Current Directions in Biomedical Engineering
Joint Journal of the German Society for Biomedical Engineering in VDE and the Austrian and Swiss Societies for Biomedical Engineering
Editor-in-Chief: Dössel, Olaf
Editorial Board: Augat, Peter / Buzug, Thorsten M. / Haueisen, Jens / Jockenhoevel, Stefan / Knaup-Gregori, Petra / Kraft, Marc / Lenarz, Thomas / Leonhardt, Steffen / Malberg, Hagen / Penzel, Thomas / Plank, Gernot / Radermacher, Klaus M. / Schkommodau, Erik / Stieglitz, Thomas / Urban, Gerald A.
CiteScore 2018: 0.47
Source Normalized Impact per Paper (SNIP) 2018: 0.377
High-density Mapping Reveals Short-term Reversibility of Atrial Ablation Lesions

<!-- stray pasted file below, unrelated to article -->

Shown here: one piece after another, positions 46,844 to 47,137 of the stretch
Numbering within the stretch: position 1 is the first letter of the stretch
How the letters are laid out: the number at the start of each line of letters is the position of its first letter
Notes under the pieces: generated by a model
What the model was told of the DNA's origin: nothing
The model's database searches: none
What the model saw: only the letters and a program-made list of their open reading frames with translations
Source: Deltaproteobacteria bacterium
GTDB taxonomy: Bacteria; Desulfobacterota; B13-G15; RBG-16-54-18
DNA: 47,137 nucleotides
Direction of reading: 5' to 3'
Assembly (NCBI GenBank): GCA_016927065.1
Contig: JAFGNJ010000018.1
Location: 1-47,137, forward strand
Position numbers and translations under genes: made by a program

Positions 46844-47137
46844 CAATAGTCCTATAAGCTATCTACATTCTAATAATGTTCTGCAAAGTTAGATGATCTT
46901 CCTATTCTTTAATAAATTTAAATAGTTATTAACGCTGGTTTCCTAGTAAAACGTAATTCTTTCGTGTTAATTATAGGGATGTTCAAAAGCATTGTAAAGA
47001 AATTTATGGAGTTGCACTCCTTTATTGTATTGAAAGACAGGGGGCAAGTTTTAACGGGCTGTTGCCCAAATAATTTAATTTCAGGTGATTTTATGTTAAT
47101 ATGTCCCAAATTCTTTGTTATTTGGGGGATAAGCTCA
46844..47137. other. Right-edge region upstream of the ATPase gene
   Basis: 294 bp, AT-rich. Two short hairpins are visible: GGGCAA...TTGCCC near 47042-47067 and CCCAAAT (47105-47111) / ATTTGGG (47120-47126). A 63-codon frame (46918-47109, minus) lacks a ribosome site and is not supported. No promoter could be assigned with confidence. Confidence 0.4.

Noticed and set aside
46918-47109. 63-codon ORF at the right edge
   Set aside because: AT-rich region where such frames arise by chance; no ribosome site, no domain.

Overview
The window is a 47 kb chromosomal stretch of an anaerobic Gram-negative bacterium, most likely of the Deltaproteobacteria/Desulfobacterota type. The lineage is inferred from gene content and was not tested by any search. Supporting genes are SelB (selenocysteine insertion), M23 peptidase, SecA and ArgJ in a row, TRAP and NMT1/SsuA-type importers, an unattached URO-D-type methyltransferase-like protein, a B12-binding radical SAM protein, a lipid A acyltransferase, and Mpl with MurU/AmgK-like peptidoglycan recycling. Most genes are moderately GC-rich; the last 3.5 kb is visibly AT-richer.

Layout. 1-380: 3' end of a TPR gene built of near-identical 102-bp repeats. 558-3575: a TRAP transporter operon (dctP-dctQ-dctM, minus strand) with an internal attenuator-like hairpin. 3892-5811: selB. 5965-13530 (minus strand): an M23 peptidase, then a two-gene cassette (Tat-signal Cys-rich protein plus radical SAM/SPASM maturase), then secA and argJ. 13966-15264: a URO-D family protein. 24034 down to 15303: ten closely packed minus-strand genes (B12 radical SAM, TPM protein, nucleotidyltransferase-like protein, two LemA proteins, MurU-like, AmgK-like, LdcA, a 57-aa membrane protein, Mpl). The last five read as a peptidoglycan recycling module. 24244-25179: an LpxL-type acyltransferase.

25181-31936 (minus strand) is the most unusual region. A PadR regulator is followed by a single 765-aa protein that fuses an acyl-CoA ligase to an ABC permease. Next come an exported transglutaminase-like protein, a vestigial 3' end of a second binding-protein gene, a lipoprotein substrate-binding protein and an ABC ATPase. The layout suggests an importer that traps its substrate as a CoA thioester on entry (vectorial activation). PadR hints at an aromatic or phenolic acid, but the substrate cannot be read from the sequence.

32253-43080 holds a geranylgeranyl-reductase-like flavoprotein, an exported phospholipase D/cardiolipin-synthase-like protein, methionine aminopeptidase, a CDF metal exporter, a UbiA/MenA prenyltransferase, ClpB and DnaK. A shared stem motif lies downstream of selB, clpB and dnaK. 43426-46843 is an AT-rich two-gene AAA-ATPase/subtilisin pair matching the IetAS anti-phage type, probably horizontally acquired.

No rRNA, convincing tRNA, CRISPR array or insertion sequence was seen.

Cardiac arrhythmias such as atrial fibrillation occur frequently in industrialized countries. Radiofrequency ablation (RFA) is a standard treatment if drug therapy fails. This minimally invasive surgery aims at stabilizing the heart rhythm on a permanent basis. However, the procedure commonly needs to be repeated because of the high recurrence rate of arrhythmias. Non-transmural lesions as well as gaps within linear lesions are among the main problems during the RFA. The assessment of lesion formation is not adequate in state of the art procedures. Therefore, the aim of this study is to investigate the short-term reversibility of lesions using human electrograms recorded by a high-density mapping system during an electrophysiological study (EPS). A predefined measurement protocol was executed during the EPS in order to create three ablation points in the left atrium. Subsequently, after preprocessing the recorded signals, electrogram (EGM) paths were formed along the endocardial surface of the atrium. By analyzing changes of peak to peak amplitudes of unipolar EGMs before and after ablation, it was possible to distinguish lesion area and healthy myocardium. The peak to peak amplitudes of the EGMs decreased by 40-61% after 30 seconds of ablation. Furthermore, we analyzed the morphological changes of EGMs surrounding the lesion. High-density mapping data showed that not only the tissue, which had direct contact with the catheter tip during the RFA, but also the surrounding tissue was affected. This was demonstrated by low peak to peak amplitudes in large areas with a width of 14 mm around the center of the ablation lesion. After right pulmonary vein isolation, high-density mapping was repeated on the previous lesions. The outer region of RFA-treated tissue appears to recover as opposed to the central core of the ablation point. This observation suggests that the meaningfulness of an immediate remap after ablation during an EPS may lead the physician to false conclusions